2 gallons spring or filtered water, room temperature
1 -- (12- to 14-pound) whole turkey (neck and giblets held aside from brining)
4 -- yellow onions, cut into wedges
4 -- carrots, cut into 1-inch chunks
4 stalks celery, cut into 1-inch chunks
10 to 12 -- leafy sprigs of parsley
10 to 12 -- leafy sprigs of thyme
8 to 10 -- sage leaves
8 tablespoons unsalted butter, room temperature
8 large garlic cloves, crushed
12 -- chicken wings
1 cup white wine, separated into 1/2 cup portions
1 tablespoon cornstarch
-- Soy sauce to taste
-- Kosher salt and freshly ground pepper to taste
Begin the brining process at least a full day ahead. Total time needed for brining and air-drying: 12 hours minimum, 30 hours maximum.
You’ll need a stockpot or container big enough to hold your turkey and enough water to completely submerge the turkey, about 2 gallons. Mix together the salt, sugar and water until the salt and sugar fully dissolve. Add the turkey (hold giblets and neck aside for pan roasting) and submerge in liquid. You may have to use a smaller pot lid, heavy plate or some other weight to keep the turkey submerged. Cover container and refrigerate (or hold at 38F in a cooler) for 4 to 6 hours.
Remove turkey from brine, rinse, and pat dry. Refrigerate, uncovered, for 8 to 24 hours. This allows the skin to dry out, resulting in a crispier bird.
Position oven rack to lowest position. Preheat oven to 350F.
Place turkey, breast side down, in the center of a large roasting pan, or on a roasting rack over the pan. Stuff the cavity of the turkey with roughly a third of the carrots, onions, celery, parsley, sage and thyme, along with 2 tablespoons of butter. Truss the turkey to close off the cavity well at both ends and keep the legs close to the breast.
Add the remaining vegetables and herbs to the roasting pan, scattering evenly around (or under if on a rack) the turkey. Add the garlic, turkey giblets, chicken wings and neck. Add the wine and 1/2 cup water to the pan. Melt the remaining butter and fully coat the turkey with it.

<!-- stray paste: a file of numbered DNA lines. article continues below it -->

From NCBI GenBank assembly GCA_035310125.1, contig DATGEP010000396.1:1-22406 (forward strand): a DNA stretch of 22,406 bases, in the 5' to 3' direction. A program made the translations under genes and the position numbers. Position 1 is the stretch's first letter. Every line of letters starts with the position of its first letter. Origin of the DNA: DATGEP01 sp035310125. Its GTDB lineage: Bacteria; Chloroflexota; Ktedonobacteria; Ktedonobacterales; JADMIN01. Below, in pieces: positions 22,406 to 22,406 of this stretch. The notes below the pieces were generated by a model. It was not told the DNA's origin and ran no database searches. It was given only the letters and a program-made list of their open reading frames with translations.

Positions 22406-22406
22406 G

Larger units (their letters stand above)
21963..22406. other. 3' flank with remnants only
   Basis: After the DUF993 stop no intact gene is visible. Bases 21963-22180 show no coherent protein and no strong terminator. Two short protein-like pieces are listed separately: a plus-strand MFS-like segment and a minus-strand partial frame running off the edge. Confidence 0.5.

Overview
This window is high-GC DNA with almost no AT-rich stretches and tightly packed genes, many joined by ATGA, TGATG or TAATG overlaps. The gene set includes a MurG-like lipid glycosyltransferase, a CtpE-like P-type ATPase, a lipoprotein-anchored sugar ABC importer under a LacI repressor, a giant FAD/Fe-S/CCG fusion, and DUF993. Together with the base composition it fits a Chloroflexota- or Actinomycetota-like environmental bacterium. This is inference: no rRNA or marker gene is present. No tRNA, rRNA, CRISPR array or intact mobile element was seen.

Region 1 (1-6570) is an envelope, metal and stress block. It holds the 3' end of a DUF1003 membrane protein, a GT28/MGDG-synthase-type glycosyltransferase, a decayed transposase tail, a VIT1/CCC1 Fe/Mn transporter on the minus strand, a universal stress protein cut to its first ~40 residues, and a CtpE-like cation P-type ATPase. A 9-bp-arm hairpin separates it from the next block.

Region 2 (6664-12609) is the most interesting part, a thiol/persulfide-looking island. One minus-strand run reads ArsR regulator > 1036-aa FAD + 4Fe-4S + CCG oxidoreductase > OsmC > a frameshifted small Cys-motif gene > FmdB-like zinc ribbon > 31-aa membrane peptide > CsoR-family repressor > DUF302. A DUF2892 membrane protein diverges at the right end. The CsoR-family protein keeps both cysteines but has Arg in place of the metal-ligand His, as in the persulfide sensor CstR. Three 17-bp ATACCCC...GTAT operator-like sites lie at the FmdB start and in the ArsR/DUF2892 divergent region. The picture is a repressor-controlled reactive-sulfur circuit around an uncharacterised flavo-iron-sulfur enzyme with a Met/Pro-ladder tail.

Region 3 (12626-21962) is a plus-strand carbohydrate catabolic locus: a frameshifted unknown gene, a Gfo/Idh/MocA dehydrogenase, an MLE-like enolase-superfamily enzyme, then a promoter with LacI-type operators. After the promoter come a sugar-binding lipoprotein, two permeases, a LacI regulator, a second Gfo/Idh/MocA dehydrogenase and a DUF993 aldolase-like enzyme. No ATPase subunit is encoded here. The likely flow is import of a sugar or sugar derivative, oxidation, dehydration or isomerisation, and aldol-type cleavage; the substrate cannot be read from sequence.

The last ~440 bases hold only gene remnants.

Roast uncovered for 45 minutes. Turn the turkey, a quarter turn, so that one wing side is facing up, and baste with pan juices, adding more water to the pan if it is dry. (You want to keep the pan moist so that pan juices and veggies don’t burn.) Roast for another 15 to 20 minutes, and then flip the turkey so the other wing side is facing up. Baste again, roast for another 15 to 20 minutes. Then, turn the turkey a quarter turn, so the breast side is facing up. Baste and roast until the internal temperature of the leg registers 170F, about 30 to 40 minutes.
Remove from oven, place a tent of foil over the bird, and let rest for 20 minutes, minimum to redistribute juices within the meat.
While the turkey rests, start the gravy. Remove the neck and giblets from the pan. If you are a fan of giblet flavor in your gravy, chop them up and reserve. Before transferring the turkey to a platter, make sure you empty it of any juices that have run into the cavity, back into the pan. Don’t waste that flavor! Continue to rest the turkey on a platter, tented with foil.
Pour all the liquid from the pan through a fine mesh sieve, and discard the solids. Let the liquid stand for a few minutes and the fat will rise to the top. If you have a fat separator cup, use it to separate and discard the fat. If not, carefully use a ladle to remove the fat.
Pour the pan juices back into the roasting pan, and place the pan over two vertical burners on your stove. Add the giblets here, if you are using them. Bring the liquid to a boil. In a 1/4 cup of white wine mixed with a 1/4 cup of water, dissolve the cornstarch completely, and then add it to the pan juices. Continue to boil, until the mixture thickens and the wine alcohol burns off a bit, about 3 to 4 minutes. Season to taste with salt, pepper, or soy sauce.
Note: Brined turkeys tend to cook quicker than unbrined birds. This could be because the brine already partially “cooks” the meat ahead. At any rate the conventional 20 minutes per pound may not hold true, so to be sure you don’t end up with an overcooked, or undercooked bird, invest in a decent meat thermometer and follow directions for safe meat temps.
This recipe is a mixture of my own tried and true methods combined with a few great ideas adapted from Daniel Del Vecchio’s turkey recipe as it appears in Home Cooking with Jean-Georges, by Jean-George Vongerichten.